DIY Audio Home

The "Engineer's Amplifier" 50 watt monoblock

Update 1/29/17 - I optimized the NFB components - C1 = 33pF, at least for the Hammond OPT.  Also added a bunch of measurements (towards the bottom of the page).

(Note that the photos are hyperlinked to full-size photos in grisly detail)

I designed a 50 watt monoblock version of the Engineer's amp!

Here is the schematic (PDF file).  Pretty much identical to the original, with slightly higher B+.

Here's the parts list (BOM) in .XLS or .PDF form.  The BOM includes everything on and off the board, except for the chassis.  The BOM cost (again minus chassis) is under $500 with Hammond transformers.  Also, here is a link to a Mouser BOM.  Please check it carefully, I am not responsible for errors!

I used the 6HJ5 sweep tube for the outputs.  I am using 6GU5 tubes for the input/driver.  Thanks for the idea George!

 Modest loop NFB is used in addition to substantial plate-to-grid feedback, as in the original Engineers Amp.  This gets you a bit over 50 watts into 8 ohms at 1.7% THD at 1.85V RMS in.  About 0.1% THD at 1W, and about a 1 ohm Zout.  FR is flat from ~10Hz to over 10kHz.  I will post more measurements and graphs soon...

So far the amp looks unconditionally stable, with no load, heavy load, etc. but I need to do some more testing.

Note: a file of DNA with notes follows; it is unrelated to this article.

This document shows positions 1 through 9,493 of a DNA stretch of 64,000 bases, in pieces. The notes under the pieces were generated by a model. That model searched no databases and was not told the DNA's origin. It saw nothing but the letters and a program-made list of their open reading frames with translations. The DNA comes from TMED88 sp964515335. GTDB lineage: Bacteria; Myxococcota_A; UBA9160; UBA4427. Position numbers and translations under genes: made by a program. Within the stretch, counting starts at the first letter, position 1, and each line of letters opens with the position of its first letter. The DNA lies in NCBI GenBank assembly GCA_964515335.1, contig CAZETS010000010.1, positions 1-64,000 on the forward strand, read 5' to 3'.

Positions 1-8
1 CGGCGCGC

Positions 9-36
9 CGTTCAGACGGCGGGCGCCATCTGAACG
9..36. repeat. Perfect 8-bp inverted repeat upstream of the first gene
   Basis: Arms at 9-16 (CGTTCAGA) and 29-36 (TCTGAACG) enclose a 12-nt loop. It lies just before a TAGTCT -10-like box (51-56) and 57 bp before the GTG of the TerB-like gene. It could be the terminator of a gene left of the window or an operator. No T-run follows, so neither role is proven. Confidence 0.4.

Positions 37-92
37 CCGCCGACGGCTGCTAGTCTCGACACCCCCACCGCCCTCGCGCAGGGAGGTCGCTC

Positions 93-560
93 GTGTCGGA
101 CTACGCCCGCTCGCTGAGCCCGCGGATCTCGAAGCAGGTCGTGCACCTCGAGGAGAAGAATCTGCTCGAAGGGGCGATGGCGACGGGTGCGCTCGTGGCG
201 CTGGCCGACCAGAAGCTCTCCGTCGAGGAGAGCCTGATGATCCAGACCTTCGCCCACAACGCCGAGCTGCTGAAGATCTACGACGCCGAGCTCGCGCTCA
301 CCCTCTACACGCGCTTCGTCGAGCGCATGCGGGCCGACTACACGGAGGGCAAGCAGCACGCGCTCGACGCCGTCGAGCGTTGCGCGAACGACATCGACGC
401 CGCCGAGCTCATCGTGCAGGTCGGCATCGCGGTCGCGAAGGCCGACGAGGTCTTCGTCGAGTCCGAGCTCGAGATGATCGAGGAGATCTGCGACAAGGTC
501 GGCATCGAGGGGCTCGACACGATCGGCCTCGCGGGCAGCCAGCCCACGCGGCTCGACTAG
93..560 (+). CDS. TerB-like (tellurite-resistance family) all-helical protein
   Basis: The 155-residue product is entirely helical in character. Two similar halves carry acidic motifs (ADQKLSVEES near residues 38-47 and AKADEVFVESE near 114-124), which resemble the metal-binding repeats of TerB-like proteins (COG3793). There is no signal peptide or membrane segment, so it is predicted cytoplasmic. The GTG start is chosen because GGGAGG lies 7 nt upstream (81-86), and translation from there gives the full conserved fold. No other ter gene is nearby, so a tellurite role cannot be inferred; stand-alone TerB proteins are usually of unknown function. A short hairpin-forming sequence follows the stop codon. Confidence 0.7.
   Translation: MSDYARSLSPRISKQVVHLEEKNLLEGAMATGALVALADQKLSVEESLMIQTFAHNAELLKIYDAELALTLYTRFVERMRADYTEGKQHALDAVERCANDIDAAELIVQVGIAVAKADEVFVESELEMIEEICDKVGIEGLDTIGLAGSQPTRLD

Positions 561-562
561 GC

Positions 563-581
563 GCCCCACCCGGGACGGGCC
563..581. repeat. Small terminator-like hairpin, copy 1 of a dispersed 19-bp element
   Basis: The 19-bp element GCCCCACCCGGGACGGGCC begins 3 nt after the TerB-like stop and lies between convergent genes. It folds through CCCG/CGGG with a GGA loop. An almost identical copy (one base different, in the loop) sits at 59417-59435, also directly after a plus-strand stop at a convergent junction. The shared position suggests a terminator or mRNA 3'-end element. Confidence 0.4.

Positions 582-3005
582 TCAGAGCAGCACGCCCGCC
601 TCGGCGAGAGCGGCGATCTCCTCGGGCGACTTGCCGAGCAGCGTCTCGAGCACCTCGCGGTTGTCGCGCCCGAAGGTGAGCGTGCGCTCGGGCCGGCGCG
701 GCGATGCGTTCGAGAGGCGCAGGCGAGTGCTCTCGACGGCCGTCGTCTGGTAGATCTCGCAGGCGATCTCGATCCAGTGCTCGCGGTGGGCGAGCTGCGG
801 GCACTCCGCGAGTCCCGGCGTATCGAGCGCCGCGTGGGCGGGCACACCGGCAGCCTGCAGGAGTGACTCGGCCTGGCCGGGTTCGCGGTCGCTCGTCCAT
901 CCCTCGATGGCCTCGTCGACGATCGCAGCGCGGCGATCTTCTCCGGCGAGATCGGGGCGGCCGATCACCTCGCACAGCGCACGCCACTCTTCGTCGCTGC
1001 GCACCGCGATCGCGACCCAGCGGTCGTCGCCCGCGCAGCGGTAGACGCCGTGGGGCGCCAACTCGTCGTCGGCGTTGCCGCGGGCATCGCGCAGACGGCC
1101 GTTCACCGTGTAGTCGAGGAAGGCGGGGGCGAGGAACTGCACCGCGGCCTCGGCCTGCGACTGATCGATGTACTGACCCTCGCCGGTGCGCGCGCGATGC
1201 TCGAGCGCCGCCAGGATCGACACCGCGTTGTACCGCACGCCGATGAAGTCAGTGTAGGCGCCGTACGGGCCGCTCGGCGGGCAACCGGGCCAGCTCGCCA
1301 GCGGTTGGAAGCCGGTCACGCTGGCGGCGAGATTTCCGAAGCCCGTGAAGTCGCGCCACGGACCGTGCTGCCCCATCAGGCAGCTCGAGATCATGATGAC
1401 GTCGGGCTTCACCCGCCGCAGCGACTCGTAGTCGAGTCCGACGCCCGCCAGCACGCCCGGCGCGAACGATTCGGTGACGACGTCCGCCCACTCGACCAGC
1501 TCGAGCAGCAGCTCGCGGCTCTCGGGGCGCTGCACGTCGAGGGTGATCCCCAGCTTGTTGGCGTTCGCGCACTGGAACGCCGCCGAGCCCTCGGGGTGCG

The chassis was made by Landfall Systems.  They can build one for you as well.  I highly recommend it, unless you really enjoy doing metalwork.

In that case, you can download the mechanical CAD files (AutoCAD DWG and DXF files).

I wanted to keep the deign economical, so no fancy parts are used.  The power transformer is a guitar amp (Fender 100W) transformer, Hammond 290FX or similar from the guitar amp winders.  Relatively cheap and readily available.  The OPT is a plain ole' Hammond 1650N.  Of course, you could use Edcor or something else.

Here's a view inside:

At the top edge of the PCB you can see the power MOSFETs, and a series resistor in a TO-220 case, mounted to a black aluminum angle.  The angle passes through the chassis top and is bolted to a heatsink extrusion.  This is to heatsink the ripple filter and dropping resistor and FET for the screen grid supply.

The FETs are held to the extrusion using spring clamps.  This prevents you from having to precisely line everything up.  It's still a bit of a pain to put together, though.  the clips come from Aavid, part number MAX07NG.  You can get them from Mouser or Digi-Key.  Do not forget to use thermal grease or thermal pads between the case and heatsink!  And if you use MOSFETs with a metal tab, they MUST be properly insulated form the heatsink!

I like to put meters on amps with fixed bias, so I got some inexpensive Chinese meters off of eBay... 1V = 100mA cathode current.  You can access the bias pots through those little holes you see in between the driver tubes.  The middle pot is driver balance.  I actually didn't see much need to adjust it...

It's a little snug up front but everything does fit :)

4 and 8 ohm taps wired out the back.

Here is the assembled prototype PCB.  Pretty straightforward assembly.  Here you can see the two power MOSFETs and one TO-220 power resistor I talked about above.

Here is the prototype flipped upside down for testing:

It is a small 7" x 7" PCB.  I made a bunch so will list them on eBay.  The real ones are red (of course) instead of green like the prototype.

Here are some measurements.  Please ignore some of the bumbp ploits at LF, I'm still learning to use my new audio analyzer :)